BU Professor Passionate About Serving, Preserving History
Eric L. Ewing has dedicated his life to service -- family, country, and community.
The Omaha native served 20 years in the Navy, caring for sick sailors and traveling the world, before planting roots back in his hometown.
“I joke and say I would have stayed forever if I could take my family members on deployment with me,” says Ewing, a husband and father of three adult children.
Fortunately, Ewing’s military experiences have served him well in the years since his retirement.
Armed with a medical background, teaching skills, and rock-solid work ethic, Ewing received a job offer from Bellevue University within hours of returning home.
“I thought it was some of my friends calling me from Washington joking around,” he says.
Realizing the offer was real, Ewing accepted, officially joining BU’s academic advising team. This February, he will celebrate 14 years at the university.
While advancing in his advising role, Ewing jumped at the chance to continue his education, eventually earning a master’s degree in management.
“It was very convenient,” he says of his time as a staff member and student at BU.
As soon as he finished his degree, Ewing found himself in the front of a classroom, filling an open position. Through the years, he’s taught leadership and healthcare management.
Currently, Ewing teaches undergraduate-level healthcare management. The most rewarding part, he says, is helping students reach their goals, find hope, and achieve upward mobility.
Another tool in Ewing’s portfolio is a graduate certificate in life coaching, also from Bellevue University.
The certificate fits perfectly with his personality and appetite for learning, Ewing says. “It went along with who I am as a person as far as liking to coach people and helping others reach their goals.”
Outside the classroom, Ewing volunteers his time mentoring young men and women, as well as sitting on several boards, including At Ease USA, 100 Black Men of Omaha, and Men Against Domestic Violence Action Coalition, among others.
“I feel that you’re either part of the problem or you’re part of the solution,” he says. “I want to be part of the solution.”
Ewing emphasizes that community engagement is key. To that end, he spends most of his time pouring himself into his full-time role at the Great Plains Black History Museum.
Serving as the museum’s executive director for nearly four years, Ewing rolls up his sleeves daily to raise funds, develop exhibits, and act as a resource for the city and surrounding region.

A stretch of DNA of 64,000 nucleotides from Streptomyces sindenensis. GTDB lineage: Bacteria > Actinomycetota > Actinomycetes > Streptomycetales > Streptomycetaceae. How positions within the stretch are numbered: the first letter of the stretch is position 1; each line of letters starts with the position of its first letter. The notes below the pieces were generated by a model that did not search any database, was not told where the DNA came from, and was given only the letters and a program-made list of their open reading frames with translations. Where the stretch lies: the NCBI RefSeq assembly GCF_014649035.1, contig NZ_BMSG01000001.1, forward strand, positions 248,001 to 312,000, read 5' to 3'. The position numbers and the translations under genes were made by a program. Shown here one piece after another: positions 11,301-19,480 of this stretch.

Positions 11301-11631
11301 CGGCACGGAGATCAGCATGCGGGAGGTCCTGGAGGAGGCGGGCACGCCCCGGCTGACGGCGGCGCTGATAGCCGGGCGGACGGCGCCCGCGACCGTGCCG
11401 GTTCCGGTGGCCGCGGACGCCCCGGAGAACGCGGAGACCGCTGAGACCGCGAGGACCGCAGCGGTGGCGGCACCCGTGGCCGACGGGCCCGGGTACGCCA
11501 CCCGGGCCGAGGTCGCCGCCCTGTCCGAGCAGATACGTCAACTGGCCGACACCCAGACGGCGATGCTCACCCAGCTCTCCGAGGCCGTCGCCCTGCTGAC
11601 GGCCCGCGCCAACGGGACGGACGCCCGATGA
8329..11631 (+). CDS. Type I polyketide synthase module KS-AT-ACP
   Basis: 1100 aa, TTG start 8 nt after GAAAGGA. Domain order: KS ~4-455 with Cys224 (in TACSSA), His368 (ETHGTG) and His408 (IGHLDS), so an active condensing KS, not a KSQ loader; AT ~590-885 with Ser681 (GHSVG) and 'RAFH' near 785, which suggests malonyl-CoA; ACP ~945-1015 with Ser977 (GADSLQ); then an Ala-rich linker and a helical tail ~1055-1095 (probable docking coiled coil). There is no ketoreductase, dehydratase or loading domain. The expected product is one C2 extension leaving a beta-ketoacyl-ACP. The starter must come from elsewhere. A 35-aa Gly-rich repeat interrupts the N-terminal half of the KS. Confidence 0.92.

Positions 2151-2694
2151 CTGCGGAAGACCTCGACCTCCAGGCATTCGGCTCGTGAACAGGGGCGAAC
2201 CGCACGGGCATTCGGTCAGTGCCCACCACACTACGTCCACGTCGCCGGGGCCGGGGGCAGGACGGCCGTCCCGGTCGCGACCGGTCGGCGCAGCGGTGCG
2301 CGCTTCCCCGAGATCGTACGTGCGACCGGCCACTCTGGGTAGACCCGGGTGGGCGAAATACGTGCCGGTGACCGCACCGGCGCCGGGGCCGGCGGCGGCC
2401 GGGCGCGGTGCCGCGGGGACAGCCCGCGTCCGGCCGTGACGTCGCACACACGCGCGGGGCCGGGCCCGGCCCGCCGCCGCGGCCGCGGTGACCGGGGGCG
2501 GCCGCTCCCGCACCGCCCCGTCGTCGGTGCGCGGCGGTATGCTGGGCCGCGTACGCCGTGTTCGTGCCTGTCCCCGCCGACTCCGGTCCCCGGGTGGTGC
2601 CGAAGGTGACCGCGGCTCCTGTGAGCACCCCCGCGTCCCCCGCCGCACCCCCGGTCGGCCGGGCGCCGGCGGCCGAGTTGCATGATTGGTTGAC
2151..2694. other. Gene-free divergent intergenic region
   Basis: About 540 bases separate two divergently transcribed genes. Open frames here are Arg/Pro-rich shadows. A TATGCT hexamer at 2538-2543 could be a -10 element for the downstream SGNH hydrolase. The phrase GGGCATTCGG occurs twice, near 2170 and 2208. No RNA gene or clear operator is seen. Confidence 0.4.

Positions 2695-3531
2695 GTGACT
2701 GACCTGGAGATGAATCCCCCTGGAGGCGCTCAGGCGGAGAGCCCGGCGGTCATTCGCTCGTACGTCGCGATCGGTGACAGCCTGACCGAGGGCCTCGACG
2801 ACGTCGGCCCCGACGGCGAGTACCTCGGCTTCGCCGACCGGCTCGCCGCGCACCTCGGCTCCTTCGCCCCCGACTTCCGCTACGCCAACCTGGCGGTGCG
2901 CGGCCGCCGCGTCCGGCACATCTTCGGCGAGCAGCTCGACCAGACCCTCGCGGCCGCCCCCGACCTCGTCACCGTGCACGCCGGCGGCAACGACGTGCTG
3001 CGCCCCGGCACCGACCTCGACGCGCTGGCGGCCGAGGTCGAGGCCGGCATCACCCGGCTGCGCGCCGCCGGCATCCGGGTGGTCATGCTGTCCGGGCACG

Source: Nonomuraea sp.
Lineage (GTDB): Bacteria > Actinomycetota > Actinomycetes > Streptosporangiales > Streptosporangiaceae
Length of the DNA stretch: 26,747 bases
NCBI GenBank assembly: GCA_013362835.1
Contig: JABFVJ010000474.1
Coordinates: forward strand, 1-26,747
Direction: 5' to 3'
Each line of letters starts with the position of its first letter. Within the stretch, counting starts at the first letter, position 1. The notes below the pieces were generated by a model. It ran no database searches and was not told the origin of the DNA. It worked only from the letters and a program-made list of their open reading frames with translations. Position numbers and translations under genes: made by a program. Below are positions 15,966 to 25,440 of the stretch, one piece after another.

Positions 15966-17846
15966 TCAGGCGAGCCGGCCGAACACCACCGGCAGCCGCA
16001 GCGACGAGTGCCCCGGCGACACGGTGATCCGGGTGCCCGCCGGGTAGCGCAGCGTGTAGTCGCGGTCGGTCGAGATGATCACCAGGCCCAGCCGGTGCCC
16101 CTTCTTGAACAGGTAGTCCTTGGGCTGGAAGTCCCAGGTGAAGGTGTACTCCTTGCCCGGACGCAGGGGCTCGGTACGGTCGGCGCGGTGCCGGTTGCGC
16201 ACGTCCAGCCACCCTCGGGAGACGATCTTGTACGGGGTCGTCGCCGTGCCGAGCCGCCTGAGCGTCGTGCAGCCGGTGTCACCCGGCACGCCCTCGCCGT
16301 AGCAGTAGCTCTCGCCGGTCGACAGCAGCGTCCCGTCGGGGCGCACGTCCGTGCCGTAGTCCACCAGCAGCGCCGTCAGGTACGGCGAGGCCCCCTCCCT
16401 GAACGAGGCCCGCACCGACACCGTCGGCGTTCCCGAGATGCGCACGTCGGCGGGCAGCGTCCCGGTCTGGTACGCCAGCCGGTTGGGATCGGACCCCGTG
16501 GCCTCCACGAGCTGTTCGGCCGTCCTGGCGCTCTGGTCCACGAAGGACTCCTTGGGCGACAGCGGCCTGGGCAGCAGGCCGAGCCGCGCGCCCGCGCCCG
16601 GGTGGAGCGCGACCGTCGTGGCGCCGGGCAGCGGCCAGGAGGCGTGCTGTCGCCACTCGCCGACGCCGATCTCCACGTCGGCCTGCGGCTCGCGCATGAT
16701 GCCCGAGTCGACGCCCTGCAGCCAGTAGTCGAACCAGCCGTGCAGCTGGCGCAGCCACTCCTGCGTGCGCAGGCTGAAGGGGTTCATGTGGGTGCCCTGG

Raised in North Omaha, Ewing is personally invested and dedicated to preserving and sharing the rich history of African Americans with the community.
To commemorate Veterans Day in 2020, he organized a military exhibit to honor African American veterans. The exhibit pays special homage to the 17 Nebraskans who were among the first black military aviators, known as the Tuskegee Airmen.
Other recent exhibits include Night at the Dreamland Ballroom, located above the museum in the historic Jewell Building; Hate and Hope; Black Citizenship in the Age of Jim Crow; and 24th and Glory.
For Ewing, his role as curator has proved “very eye opening” and even “a little disappointing,” he says. “The things that I’m leaving now are things that I feel should have been part of my education when I was in the K-12 system.”
Learning about history helps build pride, he explains. “But if you don’t know of any greatness of someone who looks like you, it makes it harder for you to even imagine achieving greatness.”
Ewing has worked tirelessly to change that. Amid the pandemic and in response to nationwide conversations surrounding social injustice, Ewing offered the museum as a resource.
“God provided me with lemons,” he says about the challenging circumstances of 2020. “I’ve decided to make lemonade.”
In response, virtual traffic has soared along with attendance records. The museum has reached hundreds of students from Hawaii to Maine. Ewing has also initiated virtual luncheon tours for teams and organizations.
Looking toward the future, Ewing hopes to continue expanding the museum’s local and national footprint while ensuring these vital parts of American history are preserved for generations to come.
“I always tell people, if you come here and you can’t remember my name, I’m fine with that. Just as long as you remember the name of the museum.”
Learn more and plan a visit at gpblackhistorymuseum.org.